It was time to see what all the fuss was about. Although I accidentally started with the third book in the Millenium series, I don’t mind. The Girl Who Kicked the Hornet’s Nest gives a good explanation of what came before it and brings closure to the series.
Lisbeth Salander, a woman who’s wanted for three murders, shows up nearly dead of gunshot wounds in Gosseberga, Sweden. Her father, an ex spy, has an axe wound to the face. As Salander recuperates in the hospital, awaiting trial, shadowy forces try to make the whole situation disappear.
The book’s greatest strength is Salander herself. It’s fun to inhabit the mind of a genius computer hacker who’s uninhibited by the morality of mere mortals, though I wouldn’t want to meet her in person. Larsson writes with a crisp, dry style that even makes the infodumps interesting. I learned more about Sweden, the Swedish justice system, and the Swedish Intelligence Service than I ever thought I wanted to know.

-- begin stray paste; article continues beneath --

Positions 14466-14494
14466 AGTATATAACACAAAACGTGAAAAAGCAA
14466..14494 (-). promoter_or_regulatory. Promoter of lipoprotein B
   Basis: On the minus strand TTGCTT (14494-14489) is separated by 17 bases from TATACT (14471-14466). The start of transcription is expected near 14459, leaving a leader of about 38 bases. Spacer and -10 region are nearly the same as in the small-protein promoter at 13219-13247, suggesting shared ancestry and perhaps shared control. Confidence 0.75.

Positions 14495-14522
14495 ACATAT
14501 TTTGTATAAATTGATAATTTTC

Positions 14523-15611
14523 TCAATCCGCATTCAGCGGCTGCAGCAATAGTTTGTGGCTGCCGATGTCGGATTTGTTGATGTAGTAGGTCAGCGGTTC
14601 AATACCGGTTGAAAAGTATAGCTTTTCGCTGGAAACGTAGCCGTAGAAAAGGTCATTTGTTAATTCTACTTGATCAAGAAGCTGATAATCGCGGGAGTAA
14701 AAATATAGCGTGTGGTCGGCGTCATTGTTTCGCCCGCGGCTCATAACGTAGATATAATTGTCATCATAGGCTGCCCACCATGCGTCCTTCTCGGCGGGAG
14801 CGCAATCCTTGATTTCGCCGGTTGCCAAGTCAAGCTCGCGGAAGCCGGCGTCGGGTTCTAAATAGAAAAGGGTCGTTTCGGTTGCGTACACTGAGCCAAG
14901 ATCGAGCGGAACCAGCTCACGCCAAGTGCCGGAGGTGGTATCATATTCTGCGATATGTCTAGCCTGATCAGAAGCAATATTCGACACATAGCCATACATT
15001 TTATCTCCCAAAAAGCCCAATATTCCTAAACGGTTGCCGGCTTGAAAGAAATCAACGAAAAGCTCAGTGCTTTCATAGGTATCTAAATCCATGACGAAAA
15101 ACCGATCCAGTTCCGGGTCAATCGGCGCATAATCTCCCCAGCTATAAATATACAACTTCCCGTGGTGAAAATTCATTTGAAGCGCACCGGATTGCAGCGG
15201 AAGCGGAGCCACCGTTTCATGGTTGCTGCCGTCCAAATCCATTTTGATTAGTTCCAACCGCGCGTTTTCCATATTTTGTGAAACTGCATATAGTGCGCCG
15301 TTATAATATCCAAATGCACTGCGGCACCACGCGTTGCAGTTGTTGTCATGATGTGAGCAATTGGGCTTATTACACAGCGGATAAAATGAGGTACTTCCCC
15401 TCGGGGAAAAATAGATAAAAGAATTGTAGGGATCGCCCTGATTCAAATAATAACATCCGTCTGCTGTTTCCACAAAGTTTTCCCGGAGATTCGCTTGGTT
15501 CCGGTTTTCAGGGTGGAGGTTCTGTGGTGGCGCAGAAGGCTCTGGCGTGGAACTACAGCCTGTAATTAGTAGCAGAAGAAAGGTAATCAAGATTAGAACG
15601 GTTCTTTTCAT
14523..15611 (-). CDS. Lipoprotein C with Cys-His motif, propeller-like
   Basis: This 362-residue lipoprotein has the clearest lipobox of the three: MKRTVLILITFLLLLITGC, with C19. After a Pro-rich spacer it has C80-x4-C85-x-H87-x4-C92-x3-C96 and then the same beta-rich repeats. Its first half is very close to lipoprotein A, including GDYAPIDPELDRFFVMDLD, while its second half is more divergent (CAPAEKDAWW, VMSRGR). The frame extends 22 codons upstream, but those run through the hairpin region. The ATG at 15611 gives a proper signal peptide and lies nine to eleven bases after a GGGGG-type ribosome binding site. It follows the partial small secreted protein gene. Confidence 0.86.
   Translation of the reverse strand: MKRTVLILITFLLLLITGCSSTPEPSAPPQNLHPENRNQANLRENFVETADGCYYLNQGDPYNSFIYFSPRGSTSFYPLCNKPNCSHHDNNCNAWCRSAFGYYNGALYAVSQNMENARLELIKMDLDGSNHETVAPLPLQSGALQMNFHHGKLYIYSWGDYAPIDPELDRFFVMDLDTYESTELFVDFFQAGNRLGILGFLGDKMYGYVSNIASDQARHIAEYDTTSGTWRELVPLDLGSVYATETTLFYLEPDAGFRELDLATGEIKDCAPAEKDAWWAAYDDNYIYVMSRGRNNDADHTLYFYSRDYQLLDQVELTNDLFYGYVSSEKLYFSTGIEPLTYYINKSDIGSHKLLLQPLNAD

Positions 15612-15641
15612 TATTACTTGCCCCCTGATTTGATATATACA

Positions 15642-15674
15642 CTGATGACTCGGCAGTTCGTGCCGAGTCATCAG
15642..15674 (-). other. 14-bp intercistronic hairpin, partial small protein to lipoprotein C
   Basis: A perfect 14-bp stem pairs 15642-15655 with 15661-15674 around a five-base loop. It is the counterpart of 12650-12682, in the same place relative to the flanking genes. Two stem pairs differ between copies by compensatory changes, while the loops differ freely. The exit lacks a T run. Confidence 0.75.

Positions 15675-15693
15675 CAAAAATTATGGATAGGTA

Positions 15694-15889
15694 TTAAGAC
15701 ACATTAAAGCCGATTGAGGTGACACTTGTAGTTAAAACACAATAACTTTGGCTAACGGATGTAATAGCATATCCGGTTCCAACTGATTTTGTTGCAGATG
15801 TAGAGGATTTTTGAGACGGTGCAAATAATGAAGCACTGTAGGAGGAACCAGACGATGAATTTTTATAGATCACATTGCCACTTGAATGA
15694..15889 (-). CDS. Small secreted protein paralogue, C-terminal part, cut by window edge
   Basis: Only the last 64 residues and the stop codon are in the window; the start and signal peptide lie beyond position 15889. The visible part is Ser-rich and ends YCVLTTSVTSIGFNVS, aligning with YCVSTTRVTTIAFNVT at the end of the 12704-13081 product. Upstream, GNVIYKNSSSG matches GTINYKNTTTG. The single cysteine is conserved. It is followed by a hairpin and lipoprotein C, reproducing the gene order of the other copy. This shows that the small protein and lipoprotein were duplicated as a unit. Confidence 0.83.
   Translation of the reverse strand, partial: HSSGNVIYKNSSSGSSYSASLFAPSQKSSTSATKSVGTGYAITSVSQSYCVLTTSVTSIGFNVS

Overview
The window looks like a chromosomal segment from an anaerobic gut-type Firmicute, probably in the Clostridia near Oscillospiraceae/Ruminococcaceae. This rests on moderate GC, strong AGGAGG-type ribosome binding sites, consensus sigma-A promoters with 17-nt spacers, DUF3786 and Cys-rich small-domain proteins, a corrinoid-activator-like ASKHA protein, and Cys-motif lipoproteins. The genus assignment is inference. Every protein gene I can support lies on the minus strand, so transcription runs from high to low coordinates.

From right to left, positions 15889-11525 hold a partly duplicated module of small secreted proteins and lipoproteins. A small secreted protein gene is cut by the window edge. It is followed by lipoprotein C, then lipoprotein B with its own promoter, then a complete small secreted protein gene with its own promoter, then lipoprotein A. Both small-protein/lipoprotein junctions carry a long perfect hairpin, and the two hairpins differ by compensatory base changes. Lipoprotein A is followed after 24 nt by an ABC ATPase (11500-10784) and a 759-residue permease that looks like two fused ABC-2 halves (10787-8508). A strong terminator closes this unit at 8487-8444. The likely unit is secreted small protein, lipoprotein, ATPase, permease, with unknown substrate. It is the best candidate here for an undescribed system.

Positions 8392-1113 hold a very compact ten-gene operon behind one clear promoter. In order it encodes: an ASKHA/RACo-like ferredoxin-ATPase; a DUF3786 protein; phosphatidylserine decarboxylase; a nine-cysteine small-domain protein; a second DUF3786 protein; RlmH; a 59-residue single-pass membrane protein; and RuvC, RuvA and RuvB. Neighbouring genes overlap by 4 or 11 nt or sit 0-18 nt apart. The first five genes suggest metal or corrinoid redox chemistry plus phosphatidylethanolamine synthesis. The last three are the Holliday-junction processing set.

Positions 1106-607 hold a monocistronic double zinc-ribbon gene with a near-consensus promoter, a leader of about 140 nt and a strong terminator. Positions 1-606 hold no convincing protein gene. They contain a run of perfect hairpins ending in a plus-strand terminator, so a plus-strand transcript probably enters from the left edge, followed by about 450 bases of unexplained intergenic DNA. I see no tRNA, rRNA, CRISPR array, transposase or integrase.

The whole book was fun.
It has some problems. It’s heavy-handed: I get the point already that violence against women is bad, and breaking the Swedish constitution is bad. Computer hacking does not work the way that it is presented in the book. And it’s a pretty serious wish fulfillment fantasy for journalists. Not only does Mikael Blomquist have a full-time job at a financially solvent magazine, he gets to dash around protecting the vulnerable, exposing crooks, and earning the admiration of Swedish Intelligence agents. And for some reason everybody wants to have sex with him.
The book also has some worrying ethics. The protagonists of the book form a team effort to clear Salander’s name of the murders she didn’t commit. But Salander really is a criminal. She’s stolen billions, attempted murder twice, and in the epilogue, she’s an accessory to another murder. Her friends do a lot of breaking and entering and creepy-as-hell surveillance to help her. A doctor at the hospital intentionally misdiagnoses Salander to buy her time before she goes to prison. His actions echo those of the villain Teleborian, who misdiagnoses Salander to get her locked up in a mental institution. Why is this behavior okay when it’s done in the service of Salander?
I recommend the book. Though it’s odd, and Lisbeth Salander is terrifying, it’s a wonderful romp through Swedish society.